The Work We Are Doing Overseas
Dominican Republic Owl Conservation Project
The Owls Trust Abroad is the programme through which the Trust takes its conservation objectives very seriously indeed. As a Charity and a Zoo we feel we have a huge obligation to stop species from sliding into an unstoppable decline. You may recall a wonderful series on the BBC called “Last Chance to See” with Stephen Fry and Mark Carwardine. Mark went on to write a book about the series, the last chapter of which discusses conservation and the reasons why we often fail in our attempts to keep these animals safe.
“…another reason is lack of what I call “predictive conservation”. We stand by and watch endangered species slide down the slippery slope towards oblivion and fail to act until their situation is so outrageously dire that they’ve almost reached the point of no return. Take the catastrophic decline of the African lion – a species most of us simply take for granted. Sixty years ago there were half a million in Africa, twenty years ago there were fewer than 200,000, and today there are barely more than 20,000 across the continent. Yet this catastrophic decline seems to be passing the world by unnoticed. I know money is tight, and there are more than enough other animals even closer to extinction, but just how rapidly – and by how much – does a population have to decline before everyone is galvanised in to action?”
The Owls Trust Abroad is working in Hispaniola to conserve their endemic Owls… before it is too late
With many thanks to Mark for allowing us to use this extract from his book. Copywrite Mark Carwardine/Collins/Last Chance to See
On the 24th February 1999 a Memorandum of Agreement was signed by government representatives of the Dominican Republic and the Society for the Conservation and Research of Owls (S.C.R.O.) at Parque Zoologico Nacional (ZOODOM) in Santo Domingo, Dominican Republic.
This agreement was aimed at efforts to conserve the four Owl species endemic to the island of Hispaniola and remains the first agreement to conserve endemic Owl species supported by a government agency anywhere in the world. The four Owls are;
- The Ashy Faced Owl (Tyto glaucops)
- The Hispaniola Short Eared Owl (Asio flammeus domingensis)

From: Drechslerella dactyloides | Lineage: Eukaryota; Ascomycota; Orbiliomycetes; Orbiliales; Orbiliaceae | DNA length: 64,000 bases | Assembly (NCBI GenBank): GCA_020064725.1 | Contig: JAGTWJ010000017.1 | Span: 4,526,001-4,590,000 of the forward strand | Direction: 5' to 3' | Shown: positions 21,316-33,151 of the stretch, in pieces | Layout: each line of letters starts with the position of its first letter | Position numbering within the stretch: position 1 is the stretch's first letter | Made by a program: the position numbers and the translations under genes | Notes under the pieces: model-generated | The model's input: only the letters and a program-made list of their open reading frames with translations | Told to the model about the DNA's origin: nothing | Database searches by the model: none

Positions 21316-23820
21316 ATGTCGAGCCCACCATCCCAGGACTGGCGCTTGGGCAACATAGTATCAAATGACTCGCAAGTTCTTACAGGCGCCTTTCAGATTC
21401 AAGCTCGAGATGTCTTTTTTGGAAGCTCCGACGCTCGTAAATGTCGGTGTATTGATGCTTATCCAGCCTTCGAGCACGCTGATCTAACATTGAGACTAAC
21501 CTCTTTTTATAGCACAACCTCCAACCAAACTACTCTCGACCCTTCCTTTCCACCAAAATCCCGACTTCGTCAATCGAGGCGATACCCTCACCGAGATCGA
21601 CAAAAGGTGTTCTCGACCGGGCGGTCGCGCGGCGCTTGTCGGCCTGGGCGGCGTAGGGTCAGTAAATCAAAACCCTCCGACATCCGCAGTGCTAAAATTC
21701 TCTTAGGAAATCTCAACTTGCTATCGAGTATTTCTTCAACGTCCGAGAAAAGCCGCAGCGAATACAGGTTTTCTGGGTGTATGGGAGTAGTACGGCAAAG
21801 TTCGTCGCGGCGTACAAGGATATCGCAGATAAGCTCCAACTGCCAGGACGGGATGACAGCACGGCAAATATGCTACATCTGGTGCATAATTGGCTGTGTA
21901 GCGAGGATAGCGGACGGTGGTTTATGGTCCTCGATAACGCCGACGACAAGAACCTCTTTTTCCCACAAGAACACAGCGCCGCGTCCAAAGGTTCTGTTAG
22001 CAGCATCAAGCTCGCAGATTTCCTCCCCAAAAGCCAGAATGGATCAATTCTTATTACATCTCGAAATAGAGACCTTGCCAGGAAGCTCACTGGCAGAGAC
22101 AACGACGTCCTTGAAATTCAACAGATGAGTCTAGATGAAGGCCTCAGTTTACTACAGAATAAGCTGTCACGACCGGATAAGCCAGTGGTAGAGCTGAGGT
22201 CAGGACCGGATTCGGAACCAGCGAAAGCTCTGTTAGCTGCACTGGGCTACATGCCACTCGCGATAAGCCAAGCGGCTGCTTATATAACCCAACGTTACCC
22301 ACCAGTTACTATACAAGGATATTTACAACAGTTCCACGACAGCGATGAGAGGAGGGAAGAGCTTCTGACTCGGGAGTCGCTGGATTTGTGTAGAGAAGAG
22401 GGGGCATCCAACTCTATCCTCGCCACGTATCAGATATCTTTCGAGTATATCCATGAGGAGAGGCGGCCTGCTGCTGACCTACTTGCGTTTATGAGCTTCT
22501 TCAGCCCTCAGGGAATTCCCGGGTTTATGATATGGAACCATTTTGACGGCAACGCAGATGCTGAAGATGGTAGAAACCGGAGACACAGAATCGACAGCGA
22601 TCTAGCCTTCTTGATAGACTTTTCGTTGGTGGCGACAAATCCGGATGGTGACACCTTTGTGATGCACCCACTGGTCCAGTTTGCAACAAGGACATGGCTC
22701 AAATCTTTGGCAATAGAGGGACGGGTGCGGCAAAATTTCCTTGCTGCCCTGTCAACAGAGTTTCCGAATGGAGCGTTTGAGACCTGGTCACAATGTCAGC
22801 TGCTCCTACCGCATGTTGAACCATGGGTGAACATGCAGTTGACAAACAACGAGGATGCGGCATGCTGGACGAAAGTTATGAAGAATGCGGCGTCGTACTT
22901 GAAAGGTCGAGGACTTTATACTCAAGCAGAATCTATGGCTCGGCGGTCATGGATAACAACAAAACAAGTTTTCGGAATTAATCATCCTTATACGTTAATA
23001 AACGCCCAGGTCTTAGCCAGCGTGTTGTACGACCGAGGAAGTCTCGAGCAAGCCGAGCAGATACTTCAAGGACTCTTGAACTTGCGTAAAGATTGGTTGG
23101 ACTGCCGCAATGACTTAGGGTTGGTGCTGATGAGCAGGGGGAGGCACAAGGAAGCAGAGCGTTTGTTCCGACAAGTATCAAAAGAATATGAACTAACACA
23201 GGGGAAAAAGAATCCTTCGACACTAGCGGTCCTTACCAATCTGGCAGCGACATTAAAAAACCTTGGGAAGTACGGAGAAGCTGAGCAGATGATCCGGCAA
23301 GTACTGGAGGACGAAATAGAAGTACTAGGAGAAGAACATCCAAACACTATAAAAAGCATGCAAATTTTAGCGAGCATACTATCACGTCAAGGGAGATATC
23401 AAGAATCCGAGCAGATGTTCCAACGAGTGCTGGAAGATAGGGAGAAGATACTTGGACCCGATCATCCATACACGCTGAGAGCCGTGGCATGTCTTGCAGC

- The Hispaniola Stygian Owl (Asio stygius noctipetens)
- The Hispaniola Burrowing Owl (Athene cunicularia troglodytes)
The agreement highlighted the urgent need to support these unique Owls in their efforts to adapt to a changing environment in a country in which 85% of the original habitat has been replaced by plantations, agricultural land, human settlements and tourist centres. This was part of a global undertaking by S.C.R.O. to secure and ensure the existence of Owl species that are threatened by human population growth and human activities on our planet.After a bright start the Project over the years began to face a number of problems due in the main to staff changes and other priorities.
In 2009 a new leader, The Owls Trust (The Owls Trust Abroad), was asked to take over control of the D.R.O.C. Project and The Owls Trust Abroad was invited to the Dominican Republic by ZOODOM to research the next stages required to place this effort at the forefront of tropical Owl conservation throughout the world.
- To enhance the population of the Owl species and subspecies
- endemic to the islands of Hispaniola and
- to save them from extinction.
Because there is no person, organization or government able to stop the transformation of wilderness into cultivated land and tree plantations the extinction of numerous plant and animal species is foreseeable. The survival of many species now depends on the creation of nature reserves and zoos which, as islands in an ocean of humans, are also burdened with serious problems.
The D.R.O.C.P. partners see the future survival of most Owl species as not dependent upon the creation of nature reserves and zoos but, because of the Owl’s adaptability and harmlessness, as dependant on these birds living among people in a transformed environment of the future.
The goal is to solve the inability of the Owls to adapt to the speed at which we are destroying the wilderness with the resulting catastrophic consequences.
It is much more desirable to make it possible for an Owl species to live in an environment altered by man than have it on a small reservation of protected land.
Here, education, especially in schools for children who are the adults of tomorrow, has to come into play. Besides keeping and breeding these Owls, Zoodom has a tremendous opportunity to play a leading role in educating the people of the Dominican Republic. Displaying some Owls to the public so that people can see them at close range, and perhaps even touch them, would have long lasting effects. This educational programme has to be done and is equal in importance to all the breeding programmes and field work.
Without the ability of the common man to share our ever increasingly crowded world with other living being our efforts to save the owl population of Hispaniola from extinction will be a failure.